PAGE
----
Arriva proposal seeks to end train leasing dominance
Sunday Telegraph: 28/04/2007
By Jonathan Russell
Arriva could break the domination of UK train-leasing companies with a proposal to become the first train operating company to buy its own rolling stock.
In the week that the UK's three train operating companies were referred to the Competition Commission, The Sunday Telegraph has learned that Arriva has submitted proposals to the Welsh Assembly which include buying 50 carriages estimated to be worth more than £50m.
Arriva chief executive David Martin said: "We are prepared to consider the possibility of investing in our own rolling stock in the UK. This is something we have done on the Continent, and is something we understand."
Since privatisation of the rail network, almost all new and existing trains have been financed through three train leasing companies: Angel Trains, owned by Royal Bank of Scotland; Porterbrook, owned by Abbey; and HSBC leasing. However, the market for train leasing has been perceived as high return and low risk with an effective Government guarantee, through subsidies to the industry, on the leases.
The Office of Rail Regulation, the body responsible for referring the train leasing companies to the Competition Commission, said that it " remains of the view that certain market features are limiting competition and have the potential to lead to higher prices and a poorer quality of service than would otherwise be the case in a more competitive environment".
The Competition Commission is thought to be particularly concerned about the leasing costs paid by train operators for existing stock.
While the market for financing of new trains remains competitive, there is often little or no competition for the financing and ownership of legacy fleets.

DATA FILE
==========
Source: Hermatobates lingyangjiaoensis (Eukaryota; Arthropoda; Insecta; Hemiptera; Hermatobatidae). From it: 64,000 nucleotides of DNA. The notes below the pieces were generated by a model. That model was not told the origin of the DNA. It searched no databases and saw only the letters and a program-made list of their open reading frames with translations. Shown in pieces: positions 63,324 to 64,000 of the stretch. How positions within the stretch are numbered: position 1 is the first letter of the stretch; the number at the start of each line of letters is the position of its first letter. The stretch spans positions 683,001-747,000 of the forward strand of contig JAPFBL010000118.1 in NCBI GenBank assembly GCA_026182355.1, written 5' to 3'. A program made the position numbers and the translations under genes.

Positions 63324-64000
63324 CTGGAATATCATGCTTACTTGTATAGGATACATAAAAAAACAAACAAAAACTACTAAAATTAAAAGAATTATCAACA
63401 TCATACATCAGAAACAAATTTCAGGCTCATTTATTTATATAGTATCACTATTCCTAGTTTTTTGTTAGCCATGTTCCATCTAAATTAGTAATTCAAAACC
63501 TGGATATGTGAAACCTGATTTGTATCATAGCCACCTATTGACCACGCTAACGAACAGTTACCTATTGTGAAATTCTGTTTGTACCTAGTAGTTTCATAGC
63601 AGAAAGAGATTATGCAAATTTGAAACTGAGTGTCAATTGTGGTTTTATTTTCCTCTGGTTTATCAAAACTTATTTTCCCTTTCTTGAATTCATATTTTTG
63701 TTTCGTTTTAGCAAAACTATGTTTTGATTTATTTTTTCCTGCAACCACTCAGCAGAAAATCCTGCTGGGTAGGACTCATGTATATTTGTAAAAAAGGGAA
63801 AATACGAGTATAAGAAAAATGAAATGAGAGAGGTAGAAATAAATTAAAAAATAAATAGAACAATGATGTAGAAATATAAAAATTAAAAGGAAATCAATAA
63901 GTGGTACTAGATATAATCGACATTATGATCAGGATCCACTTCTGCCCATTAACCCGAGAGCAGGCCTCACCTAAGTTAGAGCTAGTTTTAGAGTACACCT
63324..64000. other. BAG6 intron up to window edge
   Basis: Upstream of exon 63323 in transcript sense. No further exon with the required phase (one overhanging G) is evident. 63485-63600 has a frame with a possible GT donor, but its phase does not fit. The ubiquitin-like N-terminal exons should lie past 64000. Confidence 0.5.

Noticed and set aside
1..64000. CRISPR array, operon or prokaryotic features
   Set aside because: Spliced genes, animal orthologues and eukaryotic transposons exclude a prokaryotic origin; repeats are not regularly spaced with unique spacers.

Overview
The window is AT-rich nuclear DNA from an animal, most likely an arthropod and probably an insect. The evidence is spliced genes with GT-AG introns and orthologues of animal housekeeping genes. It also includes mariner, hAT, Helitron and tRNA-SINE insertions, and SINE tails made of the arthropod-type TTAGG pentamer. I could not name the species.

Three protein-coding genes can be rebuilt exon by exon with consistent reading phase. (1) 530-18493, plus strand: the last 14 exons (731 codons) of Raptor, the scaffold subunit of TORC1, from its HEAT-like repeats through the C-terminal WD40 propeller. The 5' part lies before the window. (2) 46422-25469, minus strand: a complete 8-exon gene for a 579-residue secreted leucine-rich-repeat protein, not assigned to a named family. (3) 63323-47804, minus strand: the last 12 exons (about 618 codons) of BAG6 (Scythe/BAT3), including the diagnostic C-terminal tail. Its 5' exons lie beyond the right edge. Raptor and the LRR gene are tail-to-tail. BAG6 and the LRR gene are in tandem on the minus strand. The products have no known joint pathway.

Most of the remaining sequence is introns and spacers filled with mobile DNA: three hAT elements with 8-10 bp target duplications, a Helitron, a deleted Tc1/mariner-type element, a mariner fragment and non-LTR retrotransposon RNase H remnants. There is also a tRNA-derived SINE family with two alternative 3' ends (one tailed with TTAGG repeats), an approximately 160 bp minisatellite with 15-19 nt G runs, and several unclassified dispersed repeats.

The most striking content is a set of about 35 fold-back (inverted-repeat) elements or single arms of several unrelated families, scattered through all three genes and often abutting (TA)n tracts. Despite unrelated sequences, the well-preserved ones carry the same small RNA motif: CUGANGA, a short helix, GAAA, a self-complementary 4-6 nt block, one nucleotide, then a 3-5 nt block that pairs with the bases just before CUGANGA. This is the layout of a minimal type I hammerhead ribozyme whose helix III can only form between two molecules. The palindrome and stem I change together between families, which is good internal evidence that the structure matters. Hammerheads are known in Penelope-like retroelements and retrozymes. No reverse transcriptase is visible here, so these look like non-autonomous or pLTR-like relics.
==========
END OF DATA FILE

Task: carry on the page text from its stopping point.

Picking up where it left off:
However, the train leasing companies have hit back, with a barely veiled warning that an investigation could put future investment in new trains at risk.
Angel Trains managing director Haydn Abbott said: "This reference has implications for the willingness of firms to supply new rolling stock. As such, we are concerned that essential investment in additional capacity to solve the evident overcrowding problems in Britain's railways might be at risk."
Under Arriva's proposals to the Welsh Assembly, the company will look at a range of options on funding for new rolling stock, including using its own balance sheet to buy the carriages.
The company thinks it can overcome the main hurdle to investing in rolling stock, the short length of rail franchises, by either selling on the trains if they are no longer required or using them elsewhere in its Europe-wide rail business.
One of the reasons Arriva is considering buying its own rolling stock is to tackle low levels of central Government investment in the Wales and Borders network.
When the company was awarded the business by the now-defunct Strategic Rail Authority in 2003 it was told there would be no money available for significant investment.
Arriva said: "As part of the bidding process, all bidders were requested to bid against a basic specification which was effectively an unchanged franchise. It did not include scope for growth and asked bidders to look for opportunities to reduce subsidy levels."
However, according to Arriva, since the Welsh Assembly Government took responsibility for the franchise last year, investment has started to flow.